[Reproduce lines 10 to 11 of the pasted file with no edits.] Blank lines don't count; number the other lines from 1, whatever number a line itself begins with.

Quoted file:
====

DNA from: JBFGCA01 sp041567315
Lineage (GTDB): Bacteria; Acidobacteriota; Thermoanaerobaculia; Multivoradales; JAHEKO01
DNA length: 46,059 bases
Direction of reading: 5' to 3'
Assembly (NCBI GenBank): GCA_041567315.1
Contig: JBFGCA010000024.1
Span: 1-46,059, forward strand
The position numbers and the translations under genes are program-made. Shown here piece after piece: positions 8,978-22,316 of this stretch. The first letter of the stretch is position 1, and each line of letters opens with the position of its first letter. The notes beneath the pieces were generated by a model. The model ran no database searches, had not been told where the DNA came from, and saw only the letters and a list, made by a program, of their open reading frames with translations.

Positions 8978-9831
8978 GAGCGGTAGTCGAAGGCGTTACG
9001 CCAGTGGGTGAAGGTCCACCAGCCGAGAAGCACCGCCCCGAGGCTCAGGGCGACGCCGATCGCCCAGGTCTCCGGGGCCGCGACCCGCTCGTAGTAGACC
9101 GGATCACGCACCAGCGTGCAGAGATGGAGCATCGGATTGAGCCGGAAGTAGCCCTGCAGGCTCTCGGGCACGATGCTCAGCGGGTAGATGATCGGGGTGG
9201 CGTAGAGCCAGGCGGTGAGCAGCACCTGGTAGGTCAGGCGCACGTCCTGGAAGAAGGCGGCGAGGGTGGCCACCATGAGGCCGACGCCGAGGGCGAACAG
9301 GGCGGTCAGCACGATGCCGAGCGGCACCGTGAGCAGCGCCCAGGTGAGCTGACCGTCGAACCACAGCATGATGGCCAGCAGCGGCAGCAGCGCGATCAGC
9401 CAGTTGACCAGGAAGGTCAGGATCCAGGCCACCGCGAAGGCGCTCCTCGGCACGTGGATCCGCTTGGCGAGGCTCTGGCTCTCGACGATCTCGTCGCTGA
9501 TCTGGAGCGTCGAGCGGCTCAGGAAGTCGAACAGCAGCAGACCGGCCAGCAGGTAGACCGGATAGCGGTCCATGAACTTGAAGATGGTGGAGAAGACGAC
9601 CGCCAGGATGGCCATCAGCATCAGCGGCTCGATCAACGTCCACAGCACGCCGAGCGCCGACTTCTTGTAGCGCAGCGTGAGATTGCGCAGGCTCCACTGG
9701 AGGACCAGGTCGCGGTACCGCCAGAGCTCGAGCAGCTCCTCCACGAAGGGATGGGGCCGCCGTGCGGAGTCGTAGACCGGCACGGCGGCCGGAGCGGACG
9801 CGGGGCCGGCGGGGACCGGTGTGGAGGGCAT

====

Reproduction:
8978 GAGCGGTAGTCGAAGGCGTTACG
9001 CCAGTGGGTGAAGGTCCACCAGCCGAGAAGCACCGCCCCGAGGCTCAGGGCGACGCCGATCGCCCAGGTCTCCGGGGCCGCGACCCGCTCGTAGTAGACC